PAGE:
Japan's July core inflation hovers at 2-yr low, adds pressure on BOJ
* July core CPI +0.6% yr/yr, matches forecast
* July core-core CPI +0.6%, slightly faster than June
* Soft inflation pressures BOJ to ease further
(Adds details, economist comment)
By Daniel Leussink
TOKYO, Aug 23 (Reuters) - Japan's core consumer inflation
wallowed at a two-year low in July, increasing pressure for the
central bank to acknowledge price momentum was slowing and
expand its radical stimulus programme.
With the global economy hit by the Sino-U.S. tariff war and
a pick-up in demand in the second half of the year uncertain,
attention has turned to global central banks to gauge their
readiness for further stimulus.
Indeed, expectations that the BOJ will ease further have
grown, a recent Reuters poll showed, after the central bank at
its last policy meeting committed to expanding stimulus if a
global slowdown prolongs and threatens to derail Japan's
The core consumer price index, which includes oil products
but excludes fresh food prices, rose 0.6% in July year-on-year,
matching economists' median estimate.
The reading for July matched the previous month's gain,
which was the slowest pace since July 2017 when the index
The so-called core-core CPI, which excludes the effects of
volatile food and energy costs, was also up 0.6% in July from a
year earlier. It is closely watched by the BOJ to gauge how much
the economy's strength has translated into price gains.
But the data indicates the central bank remains well behind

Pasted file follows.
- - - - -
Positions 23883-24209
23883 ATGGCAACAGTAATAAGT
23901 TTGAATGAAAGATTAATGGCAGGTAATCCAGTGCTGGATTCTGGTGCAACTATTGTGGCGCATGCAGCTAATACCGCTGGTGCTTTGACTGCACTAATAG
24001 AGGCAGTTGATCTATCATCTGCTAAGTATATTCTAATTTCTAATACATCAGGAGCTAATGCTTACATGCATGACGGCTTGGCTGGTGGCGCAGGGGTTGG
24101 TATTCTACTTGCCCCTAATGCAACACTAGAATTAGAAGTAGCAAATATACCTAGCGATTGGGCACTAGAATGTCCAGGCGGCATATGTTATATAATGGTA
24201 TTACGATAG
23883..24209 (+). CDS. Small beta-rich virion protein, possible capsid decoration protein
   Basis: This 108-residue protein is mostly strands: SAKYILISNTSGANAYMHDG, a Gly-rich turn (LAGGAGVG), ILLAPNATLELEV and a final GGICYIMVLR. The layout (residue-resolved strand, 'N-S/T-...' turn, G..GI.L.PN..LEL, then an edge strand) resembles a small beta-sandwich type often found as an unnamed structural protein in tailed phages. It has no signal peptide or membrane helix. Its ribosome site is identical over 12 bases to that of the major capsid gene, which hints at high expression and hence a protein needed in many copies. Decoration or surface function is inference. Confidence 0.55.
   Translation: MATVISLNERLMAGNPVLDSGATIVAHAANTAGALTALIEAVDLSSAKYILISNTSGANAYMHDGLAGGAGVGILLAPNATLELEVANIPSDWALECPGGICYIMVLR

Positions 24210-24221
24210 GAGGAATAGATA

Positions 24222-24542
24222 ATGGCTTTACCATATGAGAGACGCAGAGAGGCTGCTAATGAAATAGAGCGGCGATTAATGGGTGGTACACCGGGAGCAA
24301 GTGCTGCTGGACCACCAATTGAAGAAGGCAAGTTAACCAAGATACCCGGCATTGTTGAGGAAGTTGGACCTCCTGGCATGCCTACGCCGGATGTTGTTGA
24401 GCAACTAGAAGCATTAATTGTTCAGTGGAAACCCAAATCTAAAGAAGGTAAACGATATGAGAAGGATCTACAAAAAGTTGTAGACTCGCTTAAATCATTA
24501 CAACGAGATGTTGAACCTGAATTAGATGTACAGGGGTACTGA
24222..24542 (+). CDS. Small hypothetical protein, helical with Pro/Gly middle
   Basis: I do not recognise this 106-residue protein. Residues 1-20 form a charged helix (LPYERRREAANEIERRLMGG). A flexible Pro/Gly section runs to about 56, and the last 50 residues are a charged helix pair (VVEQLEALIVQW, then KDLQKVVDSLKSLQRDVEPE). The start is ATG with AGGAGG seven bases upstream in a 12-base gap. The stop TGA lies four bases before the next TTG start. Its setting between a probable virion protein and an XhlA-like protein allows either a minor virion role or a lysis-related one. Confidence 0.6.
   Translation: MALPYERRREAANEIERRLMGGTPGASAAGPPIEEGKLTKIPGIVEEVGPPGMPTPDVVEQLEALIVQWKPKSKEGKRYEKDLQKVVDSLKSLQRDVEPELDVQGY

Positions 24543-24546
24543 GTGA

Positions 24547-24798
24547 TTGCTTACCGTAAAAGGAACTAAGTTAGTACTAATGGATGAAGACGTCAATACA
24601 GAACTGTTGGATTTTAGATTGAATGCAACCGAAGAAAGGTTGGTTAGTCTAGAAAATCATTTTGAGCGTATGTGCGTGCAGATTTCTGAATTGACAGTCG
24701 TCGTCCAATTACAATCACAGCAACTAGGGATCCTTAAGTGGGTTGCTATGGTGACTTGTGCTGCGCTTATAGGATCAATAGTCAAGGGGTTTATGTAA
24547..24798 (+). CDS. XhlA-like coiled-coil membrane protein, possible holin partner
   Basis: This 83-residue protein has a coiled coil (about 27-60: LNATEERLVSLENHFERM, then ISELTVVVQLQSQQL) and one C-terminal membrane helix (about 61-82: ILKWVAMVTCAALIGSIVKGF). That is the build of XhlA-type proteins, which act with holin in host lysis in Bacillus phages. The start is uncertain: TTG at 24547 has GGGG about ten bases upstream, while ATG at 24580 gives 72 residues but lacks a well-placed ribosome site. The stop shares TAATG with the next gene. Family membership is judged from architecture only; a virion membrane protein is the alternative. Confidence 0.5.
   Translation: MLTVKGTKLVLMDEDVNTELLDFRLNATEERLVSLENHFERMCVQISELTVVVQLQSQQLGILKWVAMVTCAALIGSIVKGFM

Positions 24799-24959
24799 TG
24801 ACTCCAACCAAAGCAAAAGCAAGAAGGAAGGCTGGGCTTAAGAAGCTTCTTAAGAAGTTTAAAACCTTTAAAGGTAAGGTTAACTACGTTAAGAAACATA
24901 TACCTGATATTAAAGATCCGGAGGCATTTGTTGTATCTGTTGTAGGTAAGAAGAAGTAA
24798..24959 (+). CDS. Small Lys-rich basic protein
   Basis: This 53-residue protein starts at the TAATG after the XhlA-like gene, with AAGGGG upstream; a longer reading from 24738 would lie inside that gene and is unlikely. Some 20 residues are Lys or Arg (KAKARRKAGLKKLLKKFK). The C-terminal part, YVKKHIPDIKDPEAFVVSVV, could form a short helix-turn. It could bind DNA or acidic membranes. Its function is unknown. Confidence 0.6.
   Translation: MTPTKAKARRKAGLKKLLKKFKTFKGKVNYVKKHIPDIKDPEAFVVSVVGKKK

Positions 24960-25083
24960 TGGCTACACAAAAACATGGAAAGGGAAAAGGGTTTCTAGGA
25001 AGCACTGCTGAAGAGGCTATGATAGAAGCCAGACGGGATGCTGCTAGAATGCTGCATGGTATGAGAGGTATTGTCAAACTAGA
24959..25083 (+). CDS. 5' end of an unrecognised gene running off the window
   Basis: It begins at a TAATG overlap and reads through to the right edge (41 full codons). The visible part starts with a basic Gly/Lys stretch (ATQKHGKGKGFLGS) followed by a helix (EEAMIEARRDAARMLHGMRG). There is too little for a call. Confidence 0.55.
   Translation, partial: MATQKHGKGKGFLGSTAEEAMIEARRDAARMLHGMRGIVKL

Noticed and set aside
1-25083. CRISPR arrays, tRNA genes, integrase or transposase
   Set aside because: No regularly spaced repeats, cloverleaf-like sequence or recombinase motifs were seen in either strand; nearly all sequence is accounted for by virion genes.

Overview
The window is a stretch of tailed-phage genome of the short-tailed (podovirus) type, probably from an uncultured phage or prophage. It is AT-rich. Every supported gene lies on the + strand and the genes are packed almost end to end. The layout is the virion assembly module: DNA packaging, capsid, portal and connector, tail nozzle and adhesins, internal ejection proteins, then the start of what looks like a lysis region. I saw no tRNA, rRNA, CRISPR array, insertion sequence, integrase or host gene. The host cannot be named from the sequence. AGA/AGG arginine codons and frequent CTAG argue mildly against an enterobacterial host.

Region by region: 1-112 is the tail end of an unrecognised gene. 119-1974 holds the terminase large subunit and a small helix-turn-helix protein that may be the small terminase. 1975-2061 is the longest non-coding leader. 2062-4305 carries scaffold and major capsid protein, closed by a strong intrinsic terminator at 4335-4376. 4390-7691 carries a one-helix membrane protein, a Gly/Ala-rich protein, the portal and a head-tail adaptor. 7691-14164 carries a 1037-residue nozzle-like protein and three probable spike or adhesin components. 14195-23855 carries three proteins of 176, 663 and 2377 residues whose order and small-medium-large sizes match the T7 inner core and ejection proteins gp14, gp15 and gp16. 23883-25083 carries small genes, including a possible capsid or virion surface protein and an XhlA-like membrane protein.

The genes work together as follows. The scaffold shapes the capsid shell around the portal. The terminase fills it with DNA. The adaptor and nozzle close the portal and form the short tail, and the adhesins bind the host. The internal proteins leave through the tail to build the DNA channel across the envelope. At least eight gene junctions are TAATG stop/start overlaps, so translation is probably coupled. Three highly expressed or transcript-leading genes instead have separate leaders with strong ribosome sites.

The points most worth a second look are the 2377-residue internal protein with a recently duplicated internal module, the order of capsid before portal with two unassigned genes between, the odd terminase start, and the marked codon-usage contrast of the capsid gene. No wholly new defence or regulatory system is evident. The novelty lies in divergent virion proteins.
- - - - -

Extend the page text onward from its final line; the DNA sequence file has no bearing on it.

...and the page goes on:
in its efforts to achieve its 2% inflation target as an
eight-month long export slump on the back of the U.S.-China
trade war and slowing global demand take a toll on the world's
"It's just a matter of time before the BOJ acknowledges that
the momentum of a higher inflation rate is being lost," said
Masaaki Kanno, chief economist at Sony Financial Holdings.
"Japan is not in deflation at all, but it (inflation) is far
below the BOJ's target," adding that the central bank may do so
in the December quarter.
Product classes in which prices rose include processed food,
electricity and furniture, while those that fell include fresh
food and gasoline.
Japan's economy grew an annualised 1.8% in the second
quarter thanks to robust household consumption and business
investment. But despite signs of strength at home, analysts have
warned the timing of a pick-up in global demand is crucial for
the growth outlook.
In July, exports slipped for an eighth month, marking the
longest run of declines in exports since a 14-month stretch from
October 2015 to November 2016.
Separately, Japanese manufacturers' confidence turned
negative for the first time since April 2013, the Reuters Tankan
Last month, the U.S. Federal Reserve cut interest rates for
the first time since the financial crisis, although minutes of
the meeting showed policymakers were deeply divided over whether
(Reporting by Daniel Leussink; Editing by Sam Holmes)
First Published: 2019-08-23 01:57:41
Updated 2019-08-23 03:51:36
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